Powering Up Down Under

Last year, strong winds ravaged Australia, damaging critical energy infrastructure and cutting power to the entire south part of the country. 1.7 million Australians were left without power and, to make matters worse, further blackouts occurred early the following summer when intense heat pushed the grid beyond its capacity.

The South Australian government acted, calling for competitive bids of grid-scale energy storage options with at least 100 MW capacity. On July 6th, Tesla announced that its Powerpack project – the world’s largest lithium-ion battery – had been selected. It will meld with the environmentally sound Neoen’s Hornsdale Wind Farm to continue South Australia’s sustainable energy initiatives.

Like most renewable energy in major grids, Tesla’s Powerpack is slated to deliver electricity during peak energy usage hours, offsetting the burden on the electrical infrastructure. The project is expected to be completed by December of this year and may initially power up to 30,000 homes.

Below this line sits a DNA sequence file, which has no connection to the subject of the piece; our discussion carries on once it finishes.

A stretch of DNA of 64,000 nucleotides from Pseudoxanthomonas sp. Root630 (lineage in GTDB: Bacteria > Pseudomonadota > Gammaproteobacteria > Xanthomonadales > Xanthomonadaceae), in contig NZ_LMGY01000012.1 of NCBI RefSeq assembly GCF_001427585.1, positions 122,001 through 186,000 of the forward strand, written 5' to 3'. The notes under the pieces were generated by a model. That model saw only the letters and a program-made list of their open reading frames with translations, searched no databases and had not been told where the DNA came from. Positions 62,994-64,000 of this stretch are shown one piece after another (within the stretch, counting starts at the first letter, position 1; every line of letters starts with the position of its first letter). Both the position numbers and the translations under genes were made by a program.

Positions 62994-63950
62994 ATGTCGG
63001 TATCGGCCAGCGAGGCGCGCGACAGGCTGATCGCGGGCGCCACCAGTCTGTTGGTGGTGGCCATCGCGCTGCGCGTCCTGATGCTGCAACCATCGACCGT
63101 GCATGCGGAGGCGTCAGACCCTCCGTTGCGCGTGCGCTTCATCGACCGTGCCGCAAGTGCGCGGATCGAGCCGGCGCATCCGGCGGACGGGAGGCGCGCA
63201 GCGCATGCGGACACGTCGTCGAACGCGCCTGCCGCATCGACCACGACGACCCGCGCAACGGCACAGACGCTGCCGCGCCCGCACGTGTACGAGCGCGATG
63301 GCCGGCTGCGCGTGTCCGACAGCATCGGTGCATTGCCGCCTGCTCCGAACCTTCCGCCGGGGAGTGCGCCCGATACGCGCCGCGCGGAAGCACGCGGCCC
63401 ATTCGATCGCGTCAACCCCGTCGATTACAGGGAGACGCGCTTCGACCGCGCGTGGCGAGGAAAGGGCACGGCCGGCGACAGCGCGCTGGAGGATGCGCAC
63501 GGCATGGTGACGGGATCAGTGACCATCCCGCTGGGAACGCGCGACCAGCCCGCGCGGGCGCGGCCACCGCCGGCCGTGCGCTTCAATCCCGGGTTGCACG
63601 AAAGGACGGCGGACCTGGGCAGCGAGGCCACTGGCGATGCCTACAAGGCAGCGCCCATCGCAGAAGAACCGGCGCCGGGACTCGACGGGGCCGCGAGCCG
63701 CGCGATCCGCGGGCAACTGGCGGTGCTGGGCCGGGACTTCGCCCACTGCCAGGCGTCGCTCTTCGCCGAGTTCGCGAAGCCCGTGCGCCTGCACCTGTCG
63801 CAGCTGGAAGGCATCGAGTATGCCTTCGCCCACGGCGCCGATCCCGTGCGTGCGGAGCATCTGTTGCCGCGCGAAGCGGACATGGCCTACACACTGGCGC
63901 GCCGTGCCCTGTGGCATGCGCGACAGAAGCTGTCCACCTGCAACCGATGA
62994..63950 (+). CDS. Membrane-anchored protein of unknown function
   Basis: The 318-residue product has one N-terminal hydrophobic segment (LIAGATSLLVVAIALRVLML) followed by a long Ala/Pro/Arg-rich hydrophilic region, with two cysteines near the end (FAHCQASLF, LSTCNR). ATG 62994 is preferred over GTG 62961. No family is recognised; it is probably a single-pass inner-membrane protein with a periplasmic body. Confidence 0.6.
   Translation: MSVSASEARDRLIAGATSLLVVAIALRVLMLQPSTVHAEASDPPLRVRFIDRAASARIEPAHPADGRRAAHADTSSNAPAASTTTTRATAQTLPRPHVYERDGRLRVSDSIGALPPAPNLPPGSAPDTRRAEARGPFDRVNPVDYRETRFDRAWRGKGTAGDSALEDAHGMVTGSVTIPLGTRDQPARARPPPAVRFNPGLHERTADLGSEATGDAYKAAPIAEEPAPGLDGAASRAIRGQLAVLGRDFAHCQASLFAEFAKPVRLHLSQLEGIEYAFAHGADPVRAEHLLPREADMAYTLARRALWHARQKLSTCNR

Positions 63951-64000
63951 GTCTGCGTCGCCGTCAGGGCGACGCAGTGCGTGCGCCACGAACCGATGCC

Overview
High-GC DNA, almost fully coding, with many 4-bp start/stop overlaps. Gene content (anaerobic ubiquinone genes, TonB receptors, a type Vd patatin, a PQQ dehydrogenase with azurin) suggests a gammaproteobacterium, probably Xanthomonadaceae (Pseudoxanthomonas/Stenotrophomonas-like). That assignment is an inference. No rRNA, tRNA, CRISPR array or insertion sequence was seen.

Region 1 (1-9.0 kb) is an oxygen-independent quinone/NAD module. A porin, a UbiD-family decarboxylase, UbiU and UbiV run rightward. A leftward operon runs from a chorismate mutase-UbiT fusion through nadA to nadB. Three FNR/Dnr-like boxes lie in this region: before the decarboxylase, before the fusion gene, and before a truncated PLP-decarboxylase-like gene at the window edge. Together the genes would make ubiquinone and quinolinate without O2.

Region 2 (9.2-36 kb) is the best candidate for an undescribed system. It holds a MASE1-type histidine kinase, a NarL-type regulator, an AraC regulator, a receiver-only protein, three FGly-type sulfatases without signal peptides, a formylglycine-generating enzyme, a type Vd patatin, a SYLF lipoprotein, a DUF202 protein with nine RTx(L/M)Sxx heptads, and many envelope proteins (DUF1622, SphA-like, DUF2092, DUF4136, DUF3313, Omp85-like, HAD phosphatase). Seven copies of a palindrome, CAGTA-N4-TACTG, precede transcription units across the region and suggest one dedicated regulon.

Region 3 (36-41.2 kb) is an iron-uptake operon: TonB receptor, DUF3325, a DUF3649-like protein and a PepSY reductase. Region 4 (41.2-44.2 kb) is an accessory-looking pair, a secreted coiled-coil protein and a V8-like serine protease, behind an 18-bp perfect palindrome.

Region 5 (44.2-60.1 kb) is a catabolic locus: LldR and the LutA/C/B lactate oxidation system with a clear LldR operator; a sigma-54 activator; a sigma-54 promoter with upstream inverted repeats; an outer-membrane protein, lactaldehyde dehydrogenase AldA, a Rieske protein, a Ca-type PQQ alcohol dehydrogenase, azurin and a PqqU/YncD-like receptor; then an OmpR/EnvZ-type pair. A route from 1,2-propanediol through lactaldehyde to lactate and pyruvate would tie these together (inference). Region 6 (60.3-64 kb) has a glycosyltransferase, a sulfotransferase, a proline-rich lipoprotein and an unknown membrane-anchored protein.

Tesla writes that the “project is not only sustainable, but will help solve power shortages, reduce intermittencies, and manage summertime peak load to improve the reliability of South Australia’s electrical infrastructure.” The company also expects the project to be available to homeowners who wish to collect and store energy during the day so it is available at night and if/when the electrical system is interrupted again.


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